We're short of engineers in a lot of areas and mechanical engineering is no exception. Mechanical engineers are in demand across multiple industries, with vehicle manufacturing most popular, with roles especially common in design and manufacturing. Other important sectors include aerospace, the oil and gas industry, consultancy and defence. Jobs are all around the country, with London, the Midlands, Scotland and the South East the most likely places for a new mechanical engineer to find work at the moment, and starting salaries are good. Although large employers are much the most likely place to get work, some of the most challenging, cutting edge jobs are with small niche engineering firms, so keep your eyes peeled if you want something a little different. Bear in mind that a lot of courses are four years long, and lead to an MEng qualification — this is necessary if you want to become a Chartered Engineer.

Engineering (non-specific)

What are graduates doing after six months?

This is what graduates told us they were doing (and earning), shortly after completing their course. We've crunched the numbers to show you if these immediate prospects are high, medium or low, compared to those studying this subject/s at other universities.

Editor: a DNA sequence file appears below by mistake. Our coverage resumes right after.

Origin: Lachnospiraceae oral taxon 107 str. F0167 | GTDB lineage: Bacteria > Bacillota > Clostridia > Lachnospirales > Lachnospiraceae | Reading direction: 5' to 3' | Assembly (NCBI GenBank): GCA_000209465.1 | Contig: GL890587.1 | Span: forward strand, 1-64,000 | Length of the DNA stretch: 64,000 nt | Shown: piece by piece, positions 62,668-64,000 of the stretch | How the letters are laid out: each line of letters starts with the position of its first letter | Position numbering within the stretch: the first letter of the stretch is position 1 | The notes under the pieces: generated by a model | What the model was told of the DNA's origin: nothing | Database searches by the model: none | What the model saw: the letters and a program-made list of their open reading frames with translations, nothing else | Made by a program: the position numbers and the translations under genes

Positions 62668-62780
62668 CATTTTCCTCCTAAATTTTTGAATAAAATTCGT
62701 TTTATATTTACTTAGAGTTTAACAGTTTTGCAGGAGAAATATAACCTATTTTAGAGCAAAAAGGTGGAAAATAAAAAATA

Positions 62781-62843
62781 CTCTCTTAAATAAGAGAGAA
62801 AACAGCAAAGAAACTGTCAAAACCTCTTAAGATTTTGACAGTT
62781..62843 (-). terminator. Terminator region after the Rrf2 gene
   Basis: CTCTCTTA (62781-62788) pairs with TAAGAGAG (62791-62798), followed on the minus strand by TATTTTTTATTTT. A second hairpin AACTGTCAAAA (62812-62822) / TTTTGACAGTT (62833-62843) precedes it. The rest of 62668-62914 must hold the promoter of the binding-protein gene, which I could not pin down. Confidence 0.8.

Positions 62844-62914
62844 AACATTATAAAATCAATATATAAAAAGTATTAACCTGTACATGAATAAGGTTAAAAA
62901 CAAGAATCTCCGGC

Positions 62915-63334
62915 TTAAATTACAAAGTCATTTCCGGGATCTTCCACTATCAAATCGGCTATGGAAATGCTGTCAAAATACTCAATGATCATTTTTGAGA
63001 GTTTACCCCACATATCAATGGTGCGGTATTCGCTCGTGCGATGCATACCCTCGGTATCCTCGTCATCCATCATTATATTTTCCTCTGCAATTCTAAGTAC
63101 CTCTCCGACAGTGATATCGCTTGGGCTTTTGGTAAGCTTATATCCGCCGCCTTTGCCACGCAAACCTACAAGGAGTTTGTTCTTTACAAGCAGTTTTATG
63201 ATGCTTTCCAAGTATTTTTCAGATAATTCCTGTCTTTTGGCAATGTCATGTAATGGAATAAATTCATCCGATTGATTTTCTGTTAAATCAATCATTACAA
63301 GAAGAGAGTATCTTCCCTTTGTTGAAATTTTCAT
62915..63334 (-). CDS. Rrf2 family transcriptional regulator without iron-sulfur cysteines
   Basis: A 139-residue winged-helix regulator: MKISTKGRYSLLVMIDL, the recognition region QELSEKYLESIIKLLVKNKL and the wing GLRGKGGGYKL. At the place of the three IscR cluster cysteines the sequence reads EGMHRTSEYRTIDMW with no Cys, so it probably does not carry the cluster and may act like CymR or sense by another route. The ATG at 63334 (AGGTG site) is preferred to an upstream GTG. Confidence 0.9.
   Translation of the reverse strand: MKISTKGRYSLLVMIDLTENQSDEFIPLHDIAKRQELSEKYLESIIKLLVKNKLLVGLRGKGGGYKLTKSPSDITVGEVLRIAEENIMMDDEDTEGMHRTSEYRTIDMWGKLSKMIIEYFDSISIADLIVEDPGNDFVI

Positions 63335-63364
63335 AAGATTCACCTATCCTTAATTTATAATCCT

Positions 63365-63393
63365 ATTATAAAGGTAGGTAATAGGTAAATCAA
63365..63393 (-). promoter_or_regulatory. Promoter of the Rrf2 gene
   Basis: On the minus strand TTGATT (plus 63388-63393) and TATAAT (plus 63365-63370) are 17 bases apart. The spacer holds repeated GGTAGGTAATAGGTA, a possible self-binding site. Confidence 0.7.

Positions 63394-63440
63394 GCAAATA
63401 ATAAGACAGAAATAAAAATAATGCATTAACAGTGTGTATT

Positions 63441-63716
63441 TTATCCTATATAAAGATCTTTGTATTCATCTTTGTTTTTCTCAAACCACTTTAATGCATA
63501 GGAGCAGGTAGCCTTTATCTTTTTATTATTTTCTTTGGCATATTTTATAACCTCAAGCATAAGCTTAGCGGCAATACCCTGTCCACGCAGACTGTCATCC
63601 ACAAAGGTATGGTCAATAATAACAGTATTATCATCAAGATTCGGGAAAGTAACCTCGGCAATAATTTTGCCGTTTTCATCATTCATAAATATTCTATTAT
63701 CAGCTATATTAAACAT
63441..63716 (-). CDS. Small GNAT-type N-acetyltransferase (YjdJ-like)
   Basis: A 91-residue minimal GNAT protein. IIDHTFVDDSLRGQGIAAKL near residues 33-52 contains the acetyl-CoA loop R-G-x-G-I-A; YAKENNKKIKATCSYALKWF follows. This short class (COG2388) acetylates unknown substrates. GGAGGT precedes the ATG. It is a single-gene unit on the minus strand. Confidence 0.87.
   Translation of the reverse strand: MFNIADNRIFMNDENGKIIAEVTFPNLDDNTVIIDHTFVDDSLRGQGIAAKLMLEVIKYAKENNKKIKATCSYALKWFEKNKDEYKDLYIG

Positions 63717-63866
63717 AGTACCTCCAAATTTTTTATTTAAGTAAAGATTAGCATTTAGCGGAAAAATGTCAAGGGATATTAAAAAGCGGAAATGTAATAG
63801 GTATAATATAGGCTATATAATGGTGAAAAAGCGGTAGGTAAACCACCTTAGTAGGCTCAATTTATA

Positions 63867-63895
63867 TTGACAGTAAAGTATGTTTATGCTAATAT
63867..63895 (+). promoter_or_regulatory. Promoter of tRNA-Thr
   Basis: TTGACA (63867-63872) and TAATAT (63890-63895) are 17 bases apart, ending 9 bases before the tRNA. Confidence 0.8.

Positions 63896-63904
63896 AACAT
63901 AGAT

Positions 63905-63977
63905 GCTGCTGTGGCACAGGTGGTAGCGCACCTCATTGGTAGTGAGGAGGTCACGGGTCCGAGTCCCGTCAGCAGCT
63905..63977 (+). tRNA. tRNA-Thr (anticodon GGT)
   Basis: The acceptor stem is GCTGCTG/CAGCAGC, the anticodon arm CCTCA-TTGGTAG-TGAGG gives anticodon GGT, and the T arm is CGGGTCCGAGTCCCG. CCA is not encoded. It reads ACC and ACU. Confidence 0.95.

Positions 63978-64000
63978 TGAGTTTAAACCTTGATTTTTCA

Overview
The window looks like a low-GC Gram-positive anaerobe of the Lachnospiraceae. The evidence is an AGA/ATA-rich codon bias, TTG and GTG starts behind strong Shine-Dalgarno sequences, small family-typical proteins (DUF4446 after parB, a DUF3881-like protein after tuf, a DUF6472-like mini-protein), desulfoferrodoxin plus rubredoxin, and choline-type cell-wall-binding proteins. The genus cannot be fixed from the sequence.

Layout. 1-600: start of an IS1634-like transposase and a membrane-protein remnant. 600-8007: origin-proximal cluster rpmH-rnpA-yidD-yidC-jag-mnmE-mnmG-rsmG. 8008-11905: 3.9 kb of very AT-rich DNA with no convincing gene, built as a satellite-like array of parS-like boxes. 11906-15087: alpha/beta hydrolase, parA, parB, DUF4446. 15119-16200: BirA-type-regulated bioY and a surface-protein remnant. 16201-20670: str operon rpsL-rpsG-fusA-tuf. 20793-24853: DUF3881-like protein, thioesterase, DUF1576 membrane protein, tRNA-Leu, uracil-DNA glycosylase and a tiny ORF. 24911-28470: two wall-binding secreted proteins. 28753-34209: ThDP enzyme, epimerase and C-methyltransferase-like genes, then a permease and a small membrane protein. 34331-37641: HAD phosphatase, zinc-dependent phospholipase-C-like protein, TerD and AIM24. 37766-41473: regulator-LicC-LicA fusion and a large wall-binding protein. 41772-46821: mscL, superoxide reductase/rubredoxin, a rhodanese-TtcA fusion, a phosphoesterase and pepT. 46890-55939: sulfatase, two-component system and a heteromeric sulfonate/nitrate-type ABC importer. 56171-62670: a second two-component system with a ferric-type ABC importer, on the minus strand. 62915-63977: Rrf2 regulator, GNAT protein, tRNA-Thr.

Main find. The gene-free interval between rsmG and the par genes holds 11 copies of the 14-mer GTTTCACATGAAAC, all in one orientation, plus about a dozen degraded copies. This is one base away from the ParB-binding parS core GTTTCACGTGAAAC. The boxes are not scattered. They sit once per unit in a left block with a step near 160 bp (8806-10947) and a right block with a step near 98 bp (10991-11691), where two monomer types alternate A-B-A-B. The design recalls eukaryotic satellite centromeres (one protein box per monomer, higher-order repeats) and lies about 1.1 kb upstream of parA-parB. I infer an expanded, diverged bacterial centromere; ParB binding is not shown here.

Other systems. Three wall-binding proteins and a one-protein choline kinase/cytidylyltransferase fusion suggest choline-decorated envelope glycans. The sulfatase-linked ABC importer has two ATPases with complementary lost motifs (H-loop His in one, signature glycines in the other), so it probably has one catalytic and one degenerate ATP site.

£26,000
med
Average annual salary
100%
high
Employed or in further education
85%
med
Employed in a role where degree was essential or beneficial

Top job areas of graduates

35%
Engineering professionals
22%
Natural and social science professionals
4%
Artistic, literary and media occupations

Very few students study this subject, so there isn't a lot of information available on what graduates do when they finish - bear that in mind when you look at the stats above. Most graduates get jobs in engineering or management, but if you would like to find out more specifically about the prospects for your chosen course, it might be a good idea to go on an open day and talk to tutors about what previous graduates went on to do.

What about your long term prospects?

Looking further ahead, below is a rough guide for what graduates went on to earn.

Engineering

The graph shows median earnings of graduates who achieved a degree in this subject area one, three and five years after graduating from here.